Mon | Nov 30, 2020

Toots and the Maytals takes Half Moon by storm - Has audience dancing in the rain at 65th anniversary celebrations

Published:Friday | November 22, 2019 | 12:28 AMJanet Silvera/Senior Gleaner Writer
Toots Hibbert performing at the Half Moon 65th Anniversary party.
Toots Hibbert performing at the Half Moon 65th Anniversary party.


With a stage size reminiscent of a Reggae Sumfest and lights that could rival those at Rebel Salute, Half Moon welcomed Fredrick ‘Toots’ Hibbert to its 65th anniversary celebration last Saturday night in Montego Bay. Toots not only brought his signature semi-Rastafarian-looking outfit, but he seemed to have carried some unexpected showers of blessings, which saw the majority of the 150 guests dancing in the rain.

Sheltering under elegant black-and-white umbrellas, the Sweet and Dandy rainproof audience was prepared for any storm the What a Bam Bam artiste created on the lawns of the new East Cove, which the resort’s chairman, Guy Steuart III, announced will officially open in weeks.

Toots and the Maytals unleashed a sound evocative of yesteryear, representing the era being celebrated. There was no mistaking that this icon had played an integral role in sustaining Jamaica’s music on the world stage.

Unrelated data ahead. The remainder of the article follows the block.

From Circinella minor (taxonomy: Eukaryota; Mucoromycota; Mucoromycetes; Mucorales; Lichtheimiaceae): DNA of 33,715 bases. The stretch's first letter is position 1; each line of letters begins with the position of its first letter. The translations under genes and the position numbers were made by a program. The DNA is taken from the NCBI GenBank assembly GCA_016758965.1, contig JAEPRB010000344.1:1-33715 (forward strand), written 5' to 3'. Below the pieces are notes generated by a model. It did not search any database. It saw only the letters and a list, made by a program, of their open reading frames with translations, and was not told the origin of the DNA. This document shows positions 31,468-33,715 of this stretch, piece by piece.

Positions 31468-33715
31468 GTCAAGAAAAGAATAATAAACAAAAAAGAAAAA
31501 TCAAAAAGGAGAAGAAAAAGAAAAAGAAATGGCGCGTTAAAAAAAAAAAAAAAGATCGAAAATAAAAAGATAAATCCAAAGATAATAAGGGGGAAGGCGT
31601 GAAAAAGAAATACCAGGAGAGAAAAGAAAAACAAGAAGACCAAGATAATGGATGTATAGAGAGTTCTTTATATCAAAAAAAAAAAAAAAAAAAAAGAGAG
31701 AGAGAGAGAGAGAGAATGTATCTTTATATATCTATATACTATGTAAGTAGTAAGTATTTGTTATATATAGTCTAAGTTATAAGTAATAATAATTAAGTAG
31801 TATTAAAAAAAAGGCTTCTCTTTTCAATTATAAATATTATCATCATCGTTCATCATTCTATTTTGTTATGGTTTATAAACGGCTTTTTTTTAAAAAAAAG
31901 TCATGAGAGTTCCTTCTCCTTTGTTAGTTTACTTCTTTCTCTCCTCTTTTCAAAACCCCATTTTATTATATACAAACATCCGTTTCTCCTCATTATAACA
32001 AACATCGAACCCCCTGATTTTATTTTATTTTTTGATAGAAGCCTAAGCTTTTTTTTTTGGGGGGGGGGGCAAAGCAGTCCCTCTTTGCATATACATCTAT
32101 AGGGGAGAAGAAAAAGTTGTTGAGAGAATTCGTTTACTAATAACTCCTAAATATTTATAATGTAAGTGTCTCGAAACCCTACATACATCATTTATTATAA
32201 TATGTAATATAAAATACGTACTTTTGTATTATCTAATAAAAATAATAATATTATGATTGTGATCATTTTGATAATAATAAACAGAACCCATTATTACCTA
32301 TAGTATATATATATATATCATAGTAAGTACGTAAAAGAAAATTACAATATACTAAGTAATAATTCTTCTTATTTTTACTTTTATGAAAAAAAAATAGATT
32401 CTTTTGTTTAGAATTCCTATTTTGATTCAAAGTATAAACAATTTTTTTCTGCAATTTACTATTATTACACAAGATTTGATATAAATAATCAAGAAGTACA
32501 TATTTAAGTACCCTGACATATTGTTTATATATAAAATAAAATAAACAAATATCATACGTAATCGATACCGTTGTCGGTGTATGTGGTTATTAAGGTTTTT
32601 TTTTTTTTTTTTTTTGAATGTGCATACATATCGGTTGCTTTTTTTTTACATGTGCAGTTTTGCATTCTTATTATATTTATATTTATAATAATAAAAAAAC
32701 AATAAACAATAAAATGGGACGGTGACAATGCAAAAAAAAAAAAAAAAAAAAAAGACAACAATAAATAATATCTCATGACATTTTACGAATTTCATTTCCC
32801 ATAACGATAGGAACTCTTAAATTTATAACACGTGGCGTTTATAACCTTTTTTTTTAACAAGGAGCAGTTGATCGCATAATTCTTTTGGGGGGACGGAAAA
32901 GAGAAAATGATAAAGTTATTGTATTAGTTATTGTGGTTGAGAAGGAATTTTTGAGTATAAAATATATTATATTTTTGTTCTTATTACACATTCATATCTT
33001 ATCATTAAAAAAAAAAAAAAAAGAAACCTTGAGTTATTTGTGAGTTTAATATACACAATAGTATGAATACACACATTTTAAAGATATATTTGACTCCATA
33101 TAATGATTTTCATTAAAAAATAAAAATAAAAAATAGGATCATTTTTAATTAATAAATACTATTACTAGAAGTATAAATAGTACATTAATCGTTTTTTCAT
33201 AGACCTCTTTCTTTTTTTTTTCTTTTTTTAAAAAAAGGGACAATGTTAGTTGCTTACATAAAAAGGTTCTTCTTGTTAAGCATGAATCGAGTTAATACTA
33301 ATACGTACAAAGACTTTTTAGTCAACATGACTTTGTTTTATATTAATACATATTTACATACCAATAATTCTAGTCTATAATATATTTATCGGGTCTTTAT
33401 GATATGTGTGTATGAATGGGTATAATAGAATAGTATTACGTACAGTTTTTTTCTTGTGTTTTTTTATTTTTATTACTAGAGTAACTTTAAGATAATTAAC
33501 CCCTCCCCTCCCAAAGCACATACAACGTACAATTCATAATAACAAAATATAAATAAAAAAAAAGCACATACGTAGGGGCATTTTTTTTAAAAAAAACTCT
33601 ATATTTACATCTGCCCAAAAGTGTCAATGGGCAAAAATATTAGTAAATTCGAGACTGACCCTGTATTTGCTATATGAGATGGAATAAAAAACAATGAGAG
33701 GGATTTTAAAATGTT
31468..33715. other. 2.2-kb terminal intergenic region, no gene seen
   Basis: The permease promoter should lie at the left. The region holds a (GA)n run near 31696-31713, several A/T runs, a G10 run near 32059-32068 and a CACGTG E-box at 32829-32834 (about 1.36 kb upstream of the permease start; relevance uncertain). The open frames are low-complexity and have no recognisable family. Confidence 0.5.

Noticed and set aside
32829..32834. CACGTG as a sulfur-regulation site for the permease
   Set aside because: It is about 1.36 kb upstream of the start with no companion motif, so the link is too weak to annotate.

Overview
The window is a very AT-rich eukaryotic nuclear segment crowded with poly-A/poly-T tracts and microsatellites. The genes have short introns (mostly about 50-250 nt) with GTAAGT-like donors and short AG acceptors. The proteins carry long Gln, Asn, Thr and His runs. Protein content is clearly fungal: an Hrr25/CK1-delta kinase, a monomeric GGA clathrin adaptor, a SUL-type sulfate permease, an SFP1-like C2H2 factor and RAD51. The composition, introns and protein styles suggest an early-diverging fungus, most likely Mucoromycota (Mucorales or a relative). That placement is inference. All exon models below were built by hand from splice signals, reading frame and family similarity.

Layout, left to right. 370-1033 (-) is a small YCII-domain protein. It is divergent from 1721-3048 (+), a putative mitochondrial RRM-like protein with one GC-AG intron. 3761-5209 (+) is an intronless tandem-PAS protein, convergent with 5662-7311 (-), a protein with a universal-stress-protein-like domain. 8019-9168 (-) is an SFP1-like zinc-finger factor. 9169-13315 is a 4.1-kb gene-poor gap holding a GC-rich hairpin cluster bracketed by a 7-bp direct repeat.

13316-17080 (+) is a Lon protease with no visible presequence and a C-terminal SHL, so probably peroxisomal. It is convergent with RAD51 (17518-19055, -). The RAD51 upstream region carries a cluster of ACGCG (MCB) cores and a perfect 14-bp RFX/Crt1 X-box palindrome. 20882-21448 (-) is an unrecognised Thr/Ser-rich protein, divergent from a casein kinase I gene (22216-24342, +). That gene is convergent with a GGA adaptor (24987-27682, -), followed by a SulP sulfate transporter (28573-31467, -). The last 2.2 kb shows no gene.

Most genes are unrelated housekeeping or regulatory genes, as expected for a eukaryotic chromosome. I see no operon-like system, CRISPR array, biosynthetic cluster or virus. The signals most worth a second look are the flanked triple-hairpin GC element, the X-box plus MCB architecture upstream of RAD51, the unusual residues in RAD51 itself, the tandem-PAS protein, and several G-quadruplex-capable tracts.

Declaring that he does not usually rehearse with his band, Toots took the audience down memory lane, confirming the claim made by Jamaica Hotel and Tourist and Association President Omar Robinson that artistes like the maestro Jimmy Cliff and Gregory Isaacs were all excellent but were overshadowed by reggae’s king, Bob Marley.

“They are all equally deserving of their recognition,” stated Robinson as Toots commandeered a discerning audience oblivious to the rains that threatened to disrupt their party.

“Toots has been going since Half Moon has been around, and both are getting better with time,” said Caribbean Producers Jamaica’s Mark Hart, noting that the veteran “never gets weary”.

Unaware of the praises being bestowed on him by persons in the audience, Toots quipped, “We are a good, crazy people by doing our music so well. When I tell people I am Toots and the Maytals, they ask me where the others are. I tell them I am two in one.”

For Steuart, Toots is enigmatic and soulful. His uplifting message spans generations. “I have never heard a voice so melodic,” he admitted in admiration of the man he tagged charismatic and indefatigable.

Steuart and his sister, Elizabeth Kret, grew up on Toots’ music, having spent much of their youthful years on the grounds of Half Moon during holidays from school.

“Toots and the Maytals have been performing around the world nearly as long as Half Moon has been welcoming guests from those same horizons. What might have started as boys with soul, harmonies, and rhythm and a desire to make a few dollars and be popular … they lifted their standard of living and our spirits, perhaps beyond their wildest dreams, contributing to the cultural landscape of the country by spreading gospel of rocksteady and reggae around the globe,” stated Steuart.

The hotelier said that hundreds of thousands of visitors have been enticed to Jamaica because of its music – be the favoured genre ska, rocksteady, country, calypso, dancehall, jazz, or reggae.